22:21 GMT27 September 2020
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    Former UK Prime Minister Tony Blair was branded "disgraceful" for attending the opening of a memorial to the British servicemen and women who died in the Iraq and Afghanistan wars. The Chilcot report, which was released in 2016, found that the Iraq policy was based on flawed intelligence and that the case for going to war was not satisfactory.

    The national memorial was opened on March 9 and senior royals as well as politicians both attended the service. 

    However, the arrival of Tony Blair overshadowed the event and drew strong criticism from military widows, who had not been invited or even informed about the memorial service. 

    Rose Gentle, whose son Gordon was killed in Iraq, said in a recent interview that it was "disgusting" that Blair "would show his face at the memorial" held in memory of servicemen and civilians killed in Iraq and Afghanistan.

    "The memorial is a lovely gesture and it's important to have something there for the families who have lost so much. But I think it's wrong that so many widows and families of killed servicemen were not invited or told about the memorial being unveiled," Ms. Gentle said.

    ​Some families believe that the former PM shouldn't have been invited to the event and that his attendance was "shameful."

    Reg Keys, whose son Tom was killed in Iraq, said that Tony Blair should not have been invited to attend, instead he should have "hung his in head in shame because he is personally responsible for those who were killed in Iraq and Afghanistan."

    "It is disgraceful that families of fallen men and women were not invited, but the man responsible for their deaths was," Mr. Keys said.

    "Blair should have done the honorable thing and not attended, especially in light of the controversy surrounding the findings from the Chilcot Inquiry," Mr. Keys added.

    Blair was heavily criticized in the Chilcot report, put together by Sir John Chilcot, into Britain's part in toppling Saddam Hussein during the 2003 invasion of Iraq, which left the country completely destabilized.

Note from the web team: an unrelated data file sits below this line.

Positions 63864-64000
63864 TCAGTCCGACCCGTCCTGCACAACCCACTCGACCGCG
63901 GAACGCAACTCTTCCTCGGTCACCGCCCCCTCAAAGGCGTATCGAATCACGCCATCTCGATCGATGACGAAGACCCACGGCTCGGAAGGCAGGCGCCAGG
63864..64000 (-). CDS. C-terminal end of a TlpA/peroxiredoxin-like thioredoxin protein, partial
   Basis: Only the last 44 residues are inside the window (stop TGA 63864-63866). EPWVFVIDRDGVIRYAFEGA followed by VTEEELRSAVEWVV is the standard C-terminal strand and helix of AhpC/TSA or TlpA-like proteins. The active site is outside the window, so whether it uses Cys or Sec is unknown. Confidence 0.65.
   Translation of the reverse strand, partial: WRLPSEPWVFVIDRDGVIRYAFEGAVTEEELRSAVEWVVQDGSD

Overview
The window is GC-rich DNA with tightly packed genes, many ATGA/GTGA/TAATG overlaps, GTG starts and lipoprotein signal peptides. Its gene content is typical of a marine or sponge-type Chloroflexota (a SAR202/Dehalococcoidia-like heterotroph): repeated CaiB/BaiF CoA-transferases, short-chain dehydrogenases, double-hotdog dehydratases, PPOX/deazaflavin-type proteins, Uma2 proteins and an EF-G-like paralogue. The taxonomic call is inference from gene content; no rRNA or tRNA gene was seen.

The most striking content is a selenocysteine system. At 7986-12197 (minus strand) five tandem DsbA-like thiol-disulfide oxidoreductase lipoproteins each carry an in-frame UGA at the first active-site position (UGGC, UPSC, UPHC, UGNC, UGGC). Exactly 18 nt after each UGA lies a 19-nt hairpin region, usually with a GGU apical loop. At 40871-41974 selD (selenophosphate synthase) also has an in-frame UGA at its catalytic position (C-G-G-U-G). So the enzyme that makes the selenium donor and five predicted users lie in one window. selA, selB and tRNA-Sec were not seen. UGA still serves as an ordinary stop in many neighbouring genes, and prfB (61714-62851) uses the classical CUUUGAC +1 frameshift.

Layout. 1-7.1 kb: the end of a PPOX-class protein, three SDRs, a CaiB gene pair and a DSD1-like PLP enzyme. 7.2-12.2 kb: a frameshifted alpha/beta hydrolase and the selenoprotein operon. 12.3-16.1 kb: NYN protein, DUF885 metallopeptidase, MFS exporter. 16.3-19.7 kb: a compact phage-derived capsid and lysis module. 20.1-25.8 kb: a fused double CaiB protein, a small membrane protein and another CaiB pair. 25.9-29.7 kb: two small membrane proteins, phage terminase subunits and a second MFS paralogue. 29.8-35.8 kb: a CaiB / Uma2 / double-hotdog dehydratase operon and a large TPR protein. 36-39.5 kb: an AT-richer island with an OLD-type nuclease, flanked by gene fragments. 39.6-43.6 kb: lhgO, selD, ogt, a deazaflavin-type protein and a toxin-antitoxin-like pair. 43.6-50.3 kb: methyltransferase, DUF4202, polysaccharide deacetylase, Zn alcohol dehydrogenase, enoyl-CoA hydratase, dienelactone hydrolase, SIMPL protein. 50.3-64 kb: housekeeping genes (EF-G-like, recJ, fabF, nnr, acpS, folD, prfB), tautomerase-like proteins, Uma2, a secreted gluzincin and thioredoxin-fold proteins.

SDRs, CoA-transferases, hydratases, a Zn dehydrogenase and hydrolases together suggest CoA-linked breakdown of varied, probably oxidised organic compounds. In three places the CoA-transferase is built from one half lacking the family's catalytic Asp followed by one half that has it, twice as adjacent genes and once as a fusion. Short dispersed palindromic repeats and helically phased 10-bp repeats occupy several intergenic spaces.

A protester wearing a former British Prime Minister Tony Blair mask, right, and another dressed as a judge pose for the media on a stage outside the Queen Elizabeth II Conference Centre in London, shortly before the publication of the Chilcot report into the Iraq war, Wednesday, July 6, 2016.
    © AP Photo / Matt Dunham
    A protester wearing a former British Prime Minister Tony Blair mask, right, and another dressed as a judge pose for the media on a stage outside the Queen Elizabeth II Conference Centre in London, shortly before the publication of the Chilcot report into the Iraq war, Wednesday, July 6, 2016.

    As a result of the Iraq war, the conflict led to the deaths of 179 British soldiers as well as thousands of Iraqi civilians, whilst Tony Blair's reputation took a hit.

    Other senior politicians in attendance during the opening of the memorial were former PMs Sir John Major, David Cameron and current PM Theresa May, along with other senior ministers.

    Related:

    Ex-UK Leader Blair Went 'Beyond Facts' Advocating for Iraq War - Chilcot
    Blair Made 'Unreasonable' Judgement Over Iraq War Call - Inquiry Chair Chilcot
    Emails Expose Concerns Over Chilcot | UK Report Criticizes Libyan Intervention
    Guantanamo Prisoners Transferred to UAE | 24-7 Chilcot Reading in Edinburgh
    Tags:
    war memorial, Chilcot Inquiry, servicemen, report, conflict, war, invasion of Iraq, Afghanistan War, Iraq War, Tony Blair, Afghanistan, Iraq, United States, United Kingdom, London
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